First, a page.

The landscape of healthcare is rapidly digitalizing. However, pharmacists are worried about the acceptance of technology use in their older patients. Here we provide 7 tips to engage older adults with digital health technology.
Over the last 3 months, the clinical team at MedMe Health reached out to hundreds of community pharmacists across Canada to understand their attitudes towards digital health.
We found that “super user” pharmacists have normalized virtual consults with their patients, while others have been hesitant. Particularly, they’re worried about the acceptance of technology use in their older patients.
Over the last decade, technology has made healthcare more accessible, cost-effective, and patient-centered. In fact, internet usage has grown in Canada over the past few years and 71% of Canadian seniors are now using the internet. This coincides with a growing interest in digital health amongst Canadians, where 76% say it can make accessing healthcare services easier. The availability of virtual visits is also expanding, as greater than ⅓ of Canadians are interested in having virtual visits with healthcare providers. Maintaining continuity of care during COVID-19 has further accelerated virtual care worldwide.
As the world becomes digitized, we need to be mindful of the “digital divide”. This concept refers to gaps in accessing technology that leads to societal inequalities. Challenges manifest from the lack of physical and skill access to technology, and are influenced by “digital determinants of health”.
Canada has an aging population. Older adults are the fastest-growing group but least likely to adopt technology. Although many are considered “tech-savvy”, they are frequently at risk of digital exclusion. This term refers to the systematic exclusion from technology of individuals with physical and cognitive challenges that come with aging, such as changes to vision, hearing, mobility and memory. Although more seniors are embracing technology, there is still hesitation and even fear in adopting these approaches because of low digital literacy and physical barriers.
This raises the question: What is the best approach to care for the aging population in our rapidly digitizing landscape?
Older adults may be unaware of digital health interventions that can benefit their daily lives. Pharmacists can bring awareness and educate on available digital interventions.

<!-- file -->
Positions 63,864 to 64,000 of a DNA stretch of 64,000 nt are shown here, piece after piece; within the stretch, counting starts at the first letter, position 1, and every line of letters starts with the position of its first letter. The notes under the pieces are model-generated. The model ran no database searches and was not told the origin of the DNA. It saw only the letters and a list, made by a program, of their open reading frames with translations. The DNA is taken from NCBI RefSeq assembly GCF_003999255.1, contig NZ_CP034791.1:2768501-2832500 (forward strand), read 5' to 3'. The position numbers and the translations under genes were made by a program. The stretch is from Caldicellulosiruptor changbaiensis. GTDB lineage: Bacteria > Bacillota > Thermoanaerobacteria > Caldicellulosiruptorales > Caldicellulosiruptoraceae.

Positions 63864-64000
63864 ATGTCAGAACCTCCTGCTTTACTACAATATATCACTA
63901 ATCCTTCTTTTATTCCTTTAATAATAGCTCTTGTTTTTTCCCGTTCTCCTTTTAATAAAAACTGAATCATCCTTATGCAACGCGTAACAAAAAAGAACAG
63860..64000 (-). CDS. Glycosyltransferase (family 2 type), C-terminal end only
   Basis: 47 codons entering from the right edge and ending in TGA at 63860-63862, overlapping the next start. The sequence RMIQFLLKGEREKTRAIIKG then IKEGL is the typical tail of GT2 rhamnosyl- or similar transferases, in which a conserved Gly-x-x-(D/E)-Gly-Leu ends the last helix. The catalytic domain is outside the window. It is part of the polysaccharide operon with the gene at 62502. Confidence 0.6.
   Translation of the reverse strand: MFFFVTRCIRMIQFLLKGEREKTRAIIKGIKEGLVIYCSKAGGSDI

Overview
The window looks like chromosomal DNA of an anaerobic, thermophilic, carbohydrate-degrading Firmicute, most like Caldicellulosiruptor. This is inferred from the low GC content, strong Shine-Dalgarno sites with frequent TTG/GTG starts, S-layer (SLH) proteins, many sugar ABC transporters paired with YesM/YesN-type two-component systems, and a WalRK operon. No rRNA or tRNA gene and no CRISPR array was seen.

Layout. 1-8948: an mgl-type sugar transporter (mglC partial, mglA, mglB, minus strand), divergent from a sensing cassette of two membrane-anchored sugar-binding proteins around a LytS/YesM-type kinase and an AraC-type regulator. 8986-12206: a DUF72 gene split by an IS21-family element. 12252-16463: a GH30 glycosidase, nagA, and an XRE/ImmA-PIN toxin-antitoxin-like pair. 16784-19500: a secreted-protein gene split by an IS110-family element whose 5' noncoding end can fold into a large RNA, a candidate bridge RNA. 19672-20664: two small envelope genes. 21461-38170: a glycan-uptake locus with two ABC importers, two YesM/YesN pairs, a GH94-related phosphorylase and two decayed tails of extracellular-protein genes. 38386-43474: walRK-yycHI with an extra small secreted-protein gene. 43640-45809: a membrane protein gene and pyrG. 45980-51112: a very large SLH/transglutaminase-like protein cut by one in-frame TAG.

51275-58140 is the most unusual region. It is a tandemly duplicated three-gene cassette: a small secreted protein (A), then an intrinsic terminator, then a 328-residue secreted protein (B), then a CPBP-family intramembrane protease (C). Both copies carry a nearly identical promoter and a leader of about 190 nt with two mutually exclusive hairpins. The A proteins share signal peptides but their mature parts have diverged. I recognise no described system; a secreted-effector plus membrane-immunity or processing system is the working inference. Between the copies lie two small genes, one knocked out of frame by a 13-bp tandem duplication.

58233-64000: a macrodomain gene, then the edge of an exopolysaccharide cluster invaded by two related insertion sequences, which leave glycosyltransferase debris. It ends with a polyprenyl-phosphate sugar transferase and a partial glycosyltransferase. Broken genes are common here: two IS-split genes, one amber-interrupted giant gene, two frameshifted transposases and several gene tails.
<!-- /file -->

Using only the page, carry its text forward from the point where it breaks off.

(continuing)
Examples of technologies aimed to support older adults include:
Older adults are well capable of using health technology. They just need the chance to learn more about digital health interventions and ways to improve digital literacy. By educating and training older adults about digital health, pharmacists can empower them to use health technologies in their everyday lives. Pharmacists should consider teaching strategies like:
Family and friends are strong influencers for older adults to adopt new technologies. By having these supports, older adults can learn through observation and gain confidence to use technologies. This supportive network can also play an integral role in their health.
Most older adults may be skeptical of the benefits of digital health. Thus, it’s important to personalize your motivation strategies when encouraging older adults to try new technology.
Aging brings upon changes to hearing, vision, mobility and cognition. These can all pose challenges to technology use in older adults. The design of technologies should consider elements that reduce these barriers.
Older adults worry about being harmed by collected personal data and loss of privacy. Pharmacists can mitigate these concerns by:
Pharmacists are the most accessible healthcare providers, and patients value our advice. If you’ve assessed that your older patient can use and will benefit from digital health approaches, explore their perceptions, hesitations, and motivations before empowering them to adopt the new technology. Research has shown that digital health recommendations from a healthcare provider improves the rate of adoption, especially in older adults.
The world of digital health can be a daunting place to navigate, especially with older adults. Pharmacists can be leaders in digital health. With support from pharmacists, it can make the process easier and optimize the health of our patients.
Graphics: Michelle Yee
Editors: Rui Su, May Zheng and Yifan Zhou
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